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Classical and operant conditioning

There are two main explanations of how organisms learn. The

first explanation is known as classical conditioning. The second

explanation is known as operant conditioning. These two types of

learning are exhibited in our everyday lives through our home,

school, and school.

Classical conditioning was discovered by Iran Petrovich

Pavlov. He was originally a physiologist whose main focus was

the digestive system (Gazzaniga 230). His discovery was made

during a study on the salivation of dogs when given food. Pavlov

observed that the dogs began salivating at the sound of the

scientists footsteps and at their appearance into the room (231).

This led Pavlov to study the phenomenon further.

The experiments that Pavlov was originally observing were

based on the set of unconditioned stimulus and its unconditioned

response. What is meant by conditioned is that the response is

automatic and based on instinct. To compliment this name the

stimulus is known as the unconditioned stimulus (Myers 260).

With Pavlov's new observations a new set of stimulus and response

was found. This new set is known as the conditioned stimulus and

the conditioned response. What is meant by conditioned response

here is that the response was learned. The stimulus begins as

neutral and causes no conditioned response. However, if the

neutral stimulus can be associated with another stimulus, then it

becomes a conditioned stimulus.

Classical conditioning can be exemplified in the home,

school, and school. In the home a child could smell brownies

baking in the kitchen which makes her mouth water. The brownies

are the unconditioned stimulus, the smell is the conditioned

stimulus, and the watering of the mouth is the conditioned

response (Myers 267-68). In work a man may be waiting to be

fired. When he sees his boss he begins to sweat. The

unconditioned stimulus is getting fired, the conditioned stimulus

is the sight of the boss, the conditioned response is the

sweating. In school a boy may be in class when suddenly the fire

alarm goes off at which time the boy walks to exit the building.

The unconditioned stimulus is fear of a fire, the conditioned

stimulus is the sound of the alarm, and the conditioned response

is the exiting of the building.

Operant conditioning is an organism's learning an

association between how it behaves and what happens as a result

of that behavior (Gazzaniga 244). There are some differences

between classical and operant conditioning. First, the operant

response has to occur completely spontaneously. In classical

conditioning the conditioned response is drawn from an organism.

In operant conditioning the response is delivered by the organism

which then awaits the consequences. Second, in classical

conditioning the conditioned response is usually a "very well-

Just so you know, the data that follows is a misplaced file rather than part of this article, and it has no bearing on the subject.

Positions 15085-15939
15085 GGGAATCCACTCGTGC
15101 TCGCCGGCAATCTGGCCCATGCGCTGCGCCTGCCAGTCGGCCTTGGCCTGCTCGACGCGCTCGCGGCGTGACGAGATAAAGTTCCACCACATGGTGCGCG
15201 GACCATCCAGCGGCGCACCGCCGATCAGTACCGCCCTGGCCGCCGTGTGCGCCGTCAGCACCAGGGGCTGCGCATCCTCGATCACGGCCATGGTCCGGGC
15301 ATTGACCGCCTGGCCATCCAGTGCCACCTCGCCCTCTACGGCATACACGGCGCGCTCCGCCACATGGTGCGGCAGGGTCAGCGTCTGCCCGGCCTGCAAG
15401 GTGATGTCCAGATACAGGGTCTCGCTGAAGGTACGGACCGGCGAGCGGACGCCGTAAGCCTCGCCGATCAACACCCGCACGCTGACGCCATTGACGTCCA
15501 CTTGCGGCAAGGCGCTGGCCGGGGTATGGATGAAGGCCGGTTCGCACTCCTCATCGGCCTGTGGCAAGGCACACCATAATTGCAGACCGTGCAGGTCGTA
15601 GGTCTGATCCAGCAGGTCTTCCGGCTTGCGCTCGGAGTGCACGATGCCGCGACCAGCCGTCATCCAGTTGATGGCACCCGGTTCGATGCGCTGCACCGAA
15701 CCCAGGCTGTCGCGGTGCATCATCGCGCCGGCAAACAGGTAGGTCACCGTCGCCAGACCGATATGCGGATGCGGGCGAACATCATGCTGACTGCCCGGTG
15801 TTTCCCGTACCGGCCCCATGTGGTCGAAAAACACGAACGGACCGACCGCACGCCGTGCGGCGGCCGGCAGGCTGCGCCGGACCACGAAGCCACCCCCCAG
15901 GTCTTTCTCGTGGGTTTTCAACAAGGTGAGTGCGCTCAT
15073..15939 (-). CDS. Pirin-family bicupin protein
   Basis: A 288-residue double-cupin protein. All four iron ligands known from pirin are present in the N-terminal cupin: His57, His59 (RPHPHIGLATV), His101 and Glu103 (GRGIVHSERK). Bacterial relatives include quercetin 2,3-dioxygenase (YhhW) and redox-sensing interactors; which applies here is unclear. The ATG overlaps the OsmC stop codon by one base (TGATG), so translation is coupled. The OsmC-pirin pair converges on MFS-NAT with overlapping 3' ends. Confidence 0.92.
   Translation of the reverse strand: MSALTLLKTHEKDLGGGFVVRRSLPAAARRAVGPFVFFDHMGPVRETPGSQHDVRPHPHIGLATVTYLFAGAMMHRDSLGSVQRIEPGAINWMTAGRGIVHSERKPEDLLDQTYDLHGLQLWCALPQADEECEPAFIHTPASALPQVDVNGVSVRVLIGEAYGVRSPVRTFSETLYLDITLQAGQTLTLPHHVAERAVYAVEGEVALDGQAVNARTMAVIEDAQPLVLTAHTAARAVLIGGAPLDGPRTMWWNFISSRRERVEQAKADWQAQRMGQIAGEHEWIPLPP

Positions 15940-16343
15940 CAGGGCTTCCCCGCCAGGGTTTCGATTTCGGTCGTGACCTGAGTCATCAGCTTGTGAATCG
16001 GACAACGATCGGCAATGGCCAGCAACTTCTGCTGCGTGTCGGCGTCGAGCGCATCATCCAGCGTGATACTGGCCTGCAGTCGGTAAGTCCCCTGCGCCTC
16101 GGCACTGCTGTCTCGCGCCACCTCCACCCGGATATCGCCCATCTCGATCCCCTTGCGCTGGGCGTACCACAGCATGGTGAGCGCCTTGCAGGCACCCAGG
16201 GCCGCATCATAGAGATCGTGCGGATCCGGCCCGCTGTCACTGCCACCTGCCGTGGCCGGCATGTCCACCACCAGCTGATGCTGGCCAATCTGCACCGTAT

defined muscular movement or glandular response" (244). In

operant conditioning the response is a set of actions that bring

about an essentially equal result. Third, in classical

conditioning reinforcement is dictated by the scientist or

instructor. In operant conditioning reinforcement is dictated by

the organism (245).

Edward L. Thorndike was the first person to formally address

the affects of reward and punishment in learning. He came up

with the positive law of effect which stated that when a behavior

is rewarded that behavior will be more likely to be repeated

(Myers 269). F. B. Skinner later elaborated on this theory.

Skinner observed there are different types of operant

conditioning. There is punishment which decreases the

probability of a behavior being repeated. There is positive

reinforcement which the giving of a reward for a behavior (Myers

270). An example of this in the home would be the giving of a

cookie to a child for picking up all his toys. There is negative

reinforcement which is the taking away of something undesirable

(Myers 270). An example of this in work would be a man at work

who is allergic to flowers, but must sit near them since his boss

likes them. The boss says that she will take away the flowers if

he gets his report done early.

This reinforcement can be divided into two categories;

primary and secondary. Primary reinforcers are things that are

required by an organism such as food, warmth, water, sleep, and

sex (Gazzaniga 252). Secondary reinforcers are things that are

associated with primary reinforcers and therefore have their own

reinforcing properties. An excellent example of this today is

money which can be used to obtain many primary reinforcers (252).

Reinforcement fits into one of five main schedules. There

is partial reinforcement or the irregularity of reinforcement.

Continuous reinforcement is the repetitive reinforcement given

after completing a task. Fixed ratio reinforcement is when a

certain number of responses must be given to obtain a reward.

Fixed interval reinforcement is when a response must be given for

a certain amount of time to obtain a reward. Finally, variable

ratio reinforcement is when a certain number of responses are

required for the first reward, but different numbers of responses

are required for different rewards.

In closing, classical and operant conditioning are two

explanations of an organisms learning. These two explanations

are valid and existent. This can be seen through our experiences

in the home, work, and school.

Works Cited

Gazzaniga, Michael S. Psychology. Philadelphia: Harper & Row

Publishers, 1980.

Myers, David G. Psychology. New York: Worth Publishers, 1995.



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